Smaller landlords might gain from state marijuana laws

It’s possible that small landlords will receive an unexpected benefit in states with laws that legalize recreational marijuana. That’s because properties with loans or mortgages from federally chartered banks are prohibited from renting to marijuana dispensaries due to the ban on marijuana production, sale and use under federal law. However, small landlords who own their properties outright or work exclusively with local, state-chartered banks will be able to rent to these businesses. Overall, small landlords have fewer internal and external regulations to manage. They also stand to make good money off these deals because dispensaries tend to pay market or…..

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Key tax questions to consider before moving

If you’re thinking of relocating, consider the following questions before you leave your current home: Q. Will I save money if I move to a different state? A. The short answer is: It depends. You’ll need to work through comparisons of all sorts of numbers, including state and local income taxes, sales taxes, state level estate or inheritance taxes and real property taxes. You also need to consider the cost of living and travel to family or your old location. Tax rules differ by state, sometimes in very small but meaningful ways. Q. Do I pay income tax in both…..

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New rules protect mortgage borrowers

With the goal of preventing a sudden rise in foreclosures as federal bans are phased out, the Consumer Financial Protection Bureau has amended the federal mortgage servicing regulations. The new rules create temporary safeguards to give borrowers time before foreclosure to explore their options, such as selling their homes or loan modifications. The rules apply to loans on principal residences, but generally do not apply to small servicers. They went into effect on Aug. 31. “As the nation shifts from the COVID-19 emergency to the economic recovery, we cannot be complacent about the dangers we still face,” CFPB Acting Director…..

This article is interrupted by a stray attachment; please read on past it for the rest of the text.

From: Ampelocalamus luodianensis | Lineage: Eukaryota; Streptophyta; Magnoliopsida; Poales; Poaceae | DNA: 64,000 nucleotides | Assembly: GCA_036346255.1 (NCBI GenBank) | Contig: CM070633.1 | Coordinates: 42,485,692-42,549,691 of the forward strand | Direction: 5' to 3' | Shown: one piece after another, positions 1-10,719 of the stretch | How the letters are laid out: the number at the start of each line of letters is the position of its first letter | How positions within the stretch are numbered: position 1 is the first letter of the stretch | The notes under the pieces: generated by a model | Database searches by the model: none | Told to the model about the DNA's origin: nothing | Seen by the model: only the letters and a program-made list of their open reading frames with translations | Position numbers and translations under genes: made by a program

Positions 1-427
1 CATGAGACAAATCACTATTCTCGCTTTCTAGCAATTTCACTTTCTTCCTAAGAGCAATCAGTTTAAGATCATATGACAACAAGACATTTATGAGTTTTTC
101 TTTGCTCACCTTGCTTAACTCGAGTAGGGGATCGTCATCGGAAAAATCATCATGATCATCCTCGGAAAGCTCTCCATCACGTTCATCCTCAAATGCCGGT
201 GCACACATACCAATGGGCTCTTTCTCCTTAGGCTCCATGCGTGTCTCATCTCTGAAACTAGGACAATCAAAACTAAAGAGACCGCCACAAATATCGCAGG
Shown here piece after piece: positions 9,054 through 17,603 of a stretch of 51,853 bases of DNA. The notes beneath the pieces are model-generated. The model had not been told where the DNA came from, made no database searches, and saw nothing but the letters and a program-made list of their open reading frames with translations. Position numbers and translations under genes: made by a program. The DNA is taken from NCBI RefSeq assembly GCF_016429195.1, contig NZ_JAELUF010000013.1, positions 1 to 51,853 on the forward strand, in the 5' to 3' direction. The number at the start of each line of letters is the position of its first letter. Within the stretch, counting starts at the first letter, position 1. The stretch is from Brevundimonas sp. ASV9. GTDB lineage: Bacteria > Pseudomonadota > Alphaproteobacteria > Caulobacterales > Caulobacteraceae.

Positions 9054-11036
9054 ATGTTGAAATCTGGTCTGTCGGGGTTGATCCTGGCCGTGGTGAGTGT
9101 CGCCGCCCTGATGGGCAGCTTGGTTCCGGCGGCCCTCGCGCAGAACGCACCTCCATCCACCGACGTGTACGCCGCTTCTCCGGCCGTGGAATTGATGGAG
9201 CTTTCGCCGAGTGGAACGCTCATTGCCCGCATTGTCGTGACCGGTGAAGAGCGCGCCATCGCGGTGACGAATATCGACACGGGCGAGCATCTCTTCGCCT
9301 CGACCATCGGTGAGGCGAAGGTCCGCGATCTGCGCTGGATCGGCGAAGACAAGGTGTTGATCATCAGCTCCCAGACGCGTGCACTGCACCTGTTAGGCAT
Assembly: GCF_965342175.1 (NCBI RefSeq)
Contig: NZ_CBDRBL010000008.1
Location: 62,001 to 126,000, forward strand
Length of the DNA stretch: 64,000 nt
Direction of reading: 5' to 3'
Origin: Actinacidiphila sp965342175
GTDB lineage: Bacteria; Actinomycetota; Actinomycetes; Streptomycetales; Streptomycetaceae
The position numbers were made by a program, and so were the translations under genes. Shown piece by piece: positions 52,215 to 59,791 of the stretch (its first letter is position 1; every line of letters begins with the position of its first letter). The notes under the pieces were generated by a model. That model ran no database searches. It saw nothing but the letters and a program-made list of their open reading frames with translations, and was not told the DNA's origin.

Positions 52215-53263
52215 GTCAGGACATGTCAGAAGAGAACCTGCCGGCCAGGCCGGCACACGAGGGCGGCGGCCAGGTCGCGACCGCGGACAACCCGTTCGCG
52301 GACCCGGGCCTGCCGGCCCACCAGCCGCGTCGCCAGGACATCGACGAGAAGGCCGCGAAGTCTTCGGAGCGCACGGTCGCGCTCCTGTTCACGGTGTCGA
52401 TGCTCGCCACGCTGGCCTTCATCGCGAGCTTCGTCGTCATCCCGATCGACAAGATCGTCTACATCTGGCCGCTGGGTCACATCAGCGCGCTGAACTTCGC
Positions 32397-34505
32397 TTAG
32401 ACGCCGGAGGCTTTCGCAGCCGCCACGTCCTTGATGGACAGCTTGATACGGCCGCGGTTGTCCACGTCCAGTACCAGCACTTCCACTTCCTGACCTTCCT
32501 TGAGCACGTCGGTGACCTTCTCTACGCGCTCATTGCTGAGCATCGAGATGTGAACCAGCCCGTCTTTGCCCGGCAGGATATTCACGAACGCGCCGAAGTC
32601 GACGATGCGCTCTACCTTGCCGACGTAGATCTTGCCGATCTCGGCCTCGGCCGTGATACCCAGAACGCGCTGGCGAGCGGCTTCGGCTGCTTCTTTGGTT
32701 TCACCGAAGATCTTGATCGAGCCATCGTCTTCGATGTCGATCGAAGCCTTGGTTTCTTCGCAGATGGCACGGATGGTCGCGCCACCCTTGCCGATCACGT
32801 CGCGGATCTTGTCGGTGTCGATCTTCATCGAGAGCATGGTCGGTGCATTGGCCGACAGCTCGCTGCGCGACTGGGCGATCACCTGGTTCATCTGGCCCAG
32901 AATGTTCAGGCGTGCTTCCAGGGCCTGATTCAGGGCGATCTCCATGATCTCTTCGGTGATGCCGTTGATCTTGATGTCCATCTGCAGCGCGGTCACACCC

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Smaller property investors might be affected by Biden’s real estate tax plan

Real estate investors would experience a tax hike under President Joe Biden’s plan to help fund the $1.8 trillion American Families Plan. The American Families Plan allocates funds for childcare, paid family leave and education programs. The tax hike would happen because Biden’s plan removes a real estate investor’s right to defer taxes on property gains over $500,000. If this plan goes into effect, it will likely impact smaller property investors. The plan would put a stop to a strategy known as like-kind or 1031 exchanges — named for Section 1031 under the Internal Revenue Code — which allows investors…..

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Bill would give donor-advised funds charity deadlines

A bill introduced in the Senate would have the effect of moving more money out of donor-advised funds and private foundations and into working charities. For donor-advised funds, the bill, called the Accelerating Charitable Efforts Act or ACE Act, would establish deadlines for distributing money to charities. It would also tighten certain regulations for private foundations. Under current law, donor-advised funds do not have a minimum payout rate. These charitable accounts are created and funded by individuals to distribute to charities in the future. Donor-advised fund account holders receive a tax deduction when they put money into the fund. Opponents…..